Who’d have thought that feminism would finally eat itself by way of a movement called transgenderism? Who in their wildest dreams could have foreseen that what would really do for the sisterhood was a theory that any man could become a woman and any boy could become a girl? And as if that were not strange enough, that the whole thing would ironically be played out against a background of pinkness. Sugar and spice and all things nice. Talk about eating itself. Anybody for cake?
Last weekend saw the first episode on ITV of Butterfly, a three-part drama about the impact upon the family when 11-year-old Max decides to become Maxine. The opening titles showed us a bedroom where there were beaded bracelets, nail varnish bottles, lipsticks, hairslides. Oh, and gorgeous pink feather boas hanging up on his/her/their wall. It was a riot of unabashed girliness and prettiness. Essentially, all the stereotyping tropes of so-called femininity that many of us were happy to see consigned to history.
Before long, the young man was asking his big sister what it was like to menstruate and playing football with the extravagantly hirsute dad who was determined to have that proper father-son relationship in spite of the lad’s apparent aversion to the beautiful game. Next up was a scene in an aquarium where an empathic mermaid (doubtless a reference to the controversial trans activism support group Mermaids, whose chief executive was a consultant on the serial) swam up to Max as he pressed his nose against the glass and blew him a kiss.
Sisterhood is necessarily a good thing in all modern stories. That’s why Max’s big sister was an all-round good egg, providing unfailing support in the gender dysphoria we learn he has had since he was five. It was she who urged that he contradict people who misgendered him, who squared up to put a flea in the ears of bullies, who said she regarded him as her sister and not brother, who invited him to join her own friends in the line-up of the secondary school dance troupe, and she who eventually brought him downstairs one morning dressed for school in a girl’s rather than a boy’s uniform. So far so good. This is a young woman who, after all, is part of Generation Z/iGen and thus tolerant, accepting, non-judgemental. Yet it cannot be controversial or anything other than truthful to say that families dealing with psychological problems and mental health issues are families with difficulties, struggles, shadows.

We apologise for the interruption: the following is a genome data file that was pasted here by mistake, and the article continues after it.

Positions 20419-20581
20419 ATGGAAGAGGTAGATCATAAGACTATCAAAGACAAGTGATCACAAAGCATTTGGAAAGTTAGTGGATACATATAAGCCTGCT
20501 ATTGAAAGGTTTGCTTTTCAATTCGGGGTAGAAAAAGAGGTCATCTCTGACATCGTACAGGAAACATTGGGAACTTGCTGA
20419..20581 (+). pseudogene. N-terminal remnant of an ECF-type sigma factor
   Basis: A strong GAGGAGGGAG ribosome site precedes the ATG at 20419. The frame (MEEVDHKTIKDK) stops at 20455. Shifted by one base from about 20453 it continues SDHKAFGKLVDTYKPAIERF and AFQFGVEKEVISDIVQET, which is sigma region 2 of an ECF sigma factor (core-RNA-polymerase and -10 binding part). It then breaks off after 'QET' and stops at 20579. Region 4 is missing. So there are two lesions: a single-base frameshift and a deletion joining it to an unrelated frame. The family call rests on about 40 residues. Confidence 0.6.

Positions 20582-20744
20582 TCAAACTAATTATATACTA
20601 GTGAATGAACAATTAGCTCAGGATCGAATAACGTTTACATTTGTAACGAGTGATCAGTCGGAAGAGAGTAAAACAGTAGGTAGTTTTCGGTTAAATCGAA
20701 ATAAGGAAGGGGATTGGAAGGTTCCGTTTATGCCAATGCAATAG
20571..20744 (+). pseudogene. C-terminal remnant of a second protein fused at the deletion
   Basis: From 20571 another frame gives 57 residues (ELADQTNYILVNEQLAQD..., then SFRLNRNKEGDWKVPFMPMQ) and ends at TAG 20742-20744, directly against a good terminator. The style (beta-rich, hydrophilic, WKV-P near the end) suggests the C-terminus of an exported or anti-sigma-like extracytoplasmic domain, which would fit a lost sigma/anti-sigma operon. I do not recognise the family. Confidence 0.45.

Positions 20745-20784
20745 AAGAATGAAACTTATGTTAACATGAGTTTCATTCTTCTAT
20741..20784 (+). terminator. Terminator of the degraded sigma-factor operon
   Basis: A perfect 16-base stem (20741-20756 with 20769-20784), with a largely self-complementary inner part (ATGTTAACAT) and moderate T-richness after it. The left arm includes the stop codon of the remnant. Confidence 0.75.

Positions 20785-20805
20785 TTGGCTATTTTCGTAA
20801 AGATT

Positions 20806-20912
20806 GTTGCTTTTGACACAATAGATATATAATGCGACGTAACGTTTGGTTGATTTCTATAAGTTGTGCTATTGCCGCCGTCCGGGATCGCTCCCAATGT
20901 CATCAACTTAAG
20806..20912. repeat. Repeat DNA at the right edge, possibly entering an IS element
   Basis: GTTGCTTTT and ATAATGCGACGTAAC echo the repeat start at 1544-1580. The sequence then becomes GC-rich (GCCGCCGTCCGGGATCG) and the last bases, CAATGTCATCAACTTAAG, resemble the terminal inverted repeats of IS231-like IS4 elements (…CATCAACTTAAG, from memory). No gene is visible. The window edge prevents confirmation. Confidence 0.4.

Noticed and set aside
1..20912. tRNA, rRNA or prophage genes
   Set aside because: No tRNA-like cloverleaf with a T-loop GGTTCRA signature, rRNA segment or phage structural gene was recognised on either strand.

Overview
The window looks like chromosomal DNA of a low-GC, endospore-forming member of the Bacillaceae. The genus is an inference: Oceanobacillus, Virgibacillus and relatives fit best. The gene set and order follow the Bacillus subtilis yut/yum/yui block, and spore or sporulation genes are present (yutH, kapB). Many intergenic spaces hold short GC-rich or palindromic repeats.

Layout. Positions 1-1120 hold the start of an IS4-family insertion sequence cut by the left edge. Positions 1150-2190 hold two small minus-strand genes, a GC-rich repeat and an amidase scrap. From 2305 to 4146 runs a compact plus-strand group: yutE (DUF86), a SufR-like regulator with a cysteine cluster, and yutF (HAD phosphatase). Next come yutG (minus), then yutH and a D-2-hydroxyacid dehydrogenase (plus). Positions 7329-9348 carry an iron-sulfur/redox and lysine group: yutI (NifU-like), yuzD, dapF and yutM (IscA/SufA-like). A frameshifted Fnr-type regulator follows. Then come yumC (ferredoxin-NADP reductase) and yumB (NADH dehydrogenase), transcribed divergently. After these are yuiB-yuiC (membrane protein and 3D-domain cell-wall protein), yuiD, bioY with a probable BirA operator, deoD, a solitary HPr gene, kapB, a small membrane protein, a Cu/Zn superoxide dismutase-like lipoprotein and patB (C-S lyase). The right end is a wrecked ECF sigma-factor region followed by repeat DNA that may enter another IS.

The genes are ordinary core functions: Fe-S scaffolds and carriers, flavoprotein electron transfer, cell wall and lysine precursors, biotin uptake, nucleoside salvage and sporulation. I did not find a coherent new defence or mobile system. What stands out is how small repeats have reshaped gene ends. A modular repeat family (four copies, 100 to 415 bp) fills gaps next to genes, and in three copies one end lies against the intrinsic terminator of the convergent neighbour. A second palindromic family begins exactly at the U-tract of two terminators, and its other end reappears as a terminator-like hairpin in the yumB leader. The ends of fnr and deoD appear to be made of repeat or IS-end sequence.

This is not just about the malevolent binary nature of wider society. It is not just about making us all accept the notion of gender fluidity. It is because for most people (yes, the silent majority), sex-change is a profoundly disorientating phenomenon. It is a thing. That is not transphobia, but a way of articulating a difficulty in comprehending something. Many of us nowadays know or know of a young person transitioning and it is no understatement to say there is unimaginable upset, trauma, that emotional pain of loss. Grief, I suppose, must be the word as regards parents and siblings. For the gender dysphoric child or young person, one’s heart can only go out, whether one advocates strictly psychological therapy in the early years or the drastic path of puberty blocking.
To be fair to the first episode, the drama is powerfully acted and does capture the awful turmoil: from the mother’s guilt that perhaps she didn’t ‘do’ pregnancy properly (insufficient testosterone?), the father’s loss of control into violence, the sceptical grandmother’s exasperated observation that everyone has got to be ‘different’ nowadays, to the grandfather’s breezily warm attempt to be helpful by suggesting that the boy is simply gay. Time was when the sexuality of 11-year-olds wasn’t a thing, but unhappily now maybe it is, given the context of decisions about hormonal overhaul in growing numbers of youngsters.
The controversy that brought the story to the news pages concerned a grislier moment. Max is discovered in his bedroom covered in blood after a suicide attempt and the scene is shocking. The NHS Gender Identity Development Service has criticised the drama for this, saying it is ‘not helpful’, and claiming that it ‘would be very unusual’ for such a young child to attempt suicide. It released figures to show that of the 5,000 young patients referred to it in 2016-2017, there were three suicides and four attempted suicides, less than 1 per cent. GIDS said the drama had struggled to convey the ‘complexity’ of the clinic’s work, and it seems a brief collaboration between the clinic and programme-makers ceased. Michael Biggs, associate professor of sociology at Oxford, said that it was ‘highly irresponsible for Mermaids to try to mobilise these tragedies for the purposes of their political agenda.’ It certainly is.
Susie Green, chief executive of Mermaids, argues that large numbers of trans children are suicidal because GIDS does not treat them properly. Presumably she means that it doesn’t go down the path of surgery for those in their mid-teens (Green took her own son for sex-change surgery in Thailand when he was 16). She cites a Stonewall survey from a couple of years ago, where apparently almost half of 594 trans young people surveyed had attempted to take their lives. For its part, ITV’s defence was straightforward: ‘Butterfly is one family’s fictional story.’ True enough, but in the context of the groundswell of activism and propaganda from the transgender movement, viewers need to be alert to having a certain narrative foisted upon them. In this instance, about the risk of 11-year-olds trying to kill themselves.
Butterfly is a sneakily clever title too. The image is of something beautiful, transformed from something plain. The transformation in the natural world into a butterfly, however, is an easy and wholly natural process. Not so when it comes to a boy changing into a girl. Whatever that mermaid in the fishtank might have been suggesting with her wink.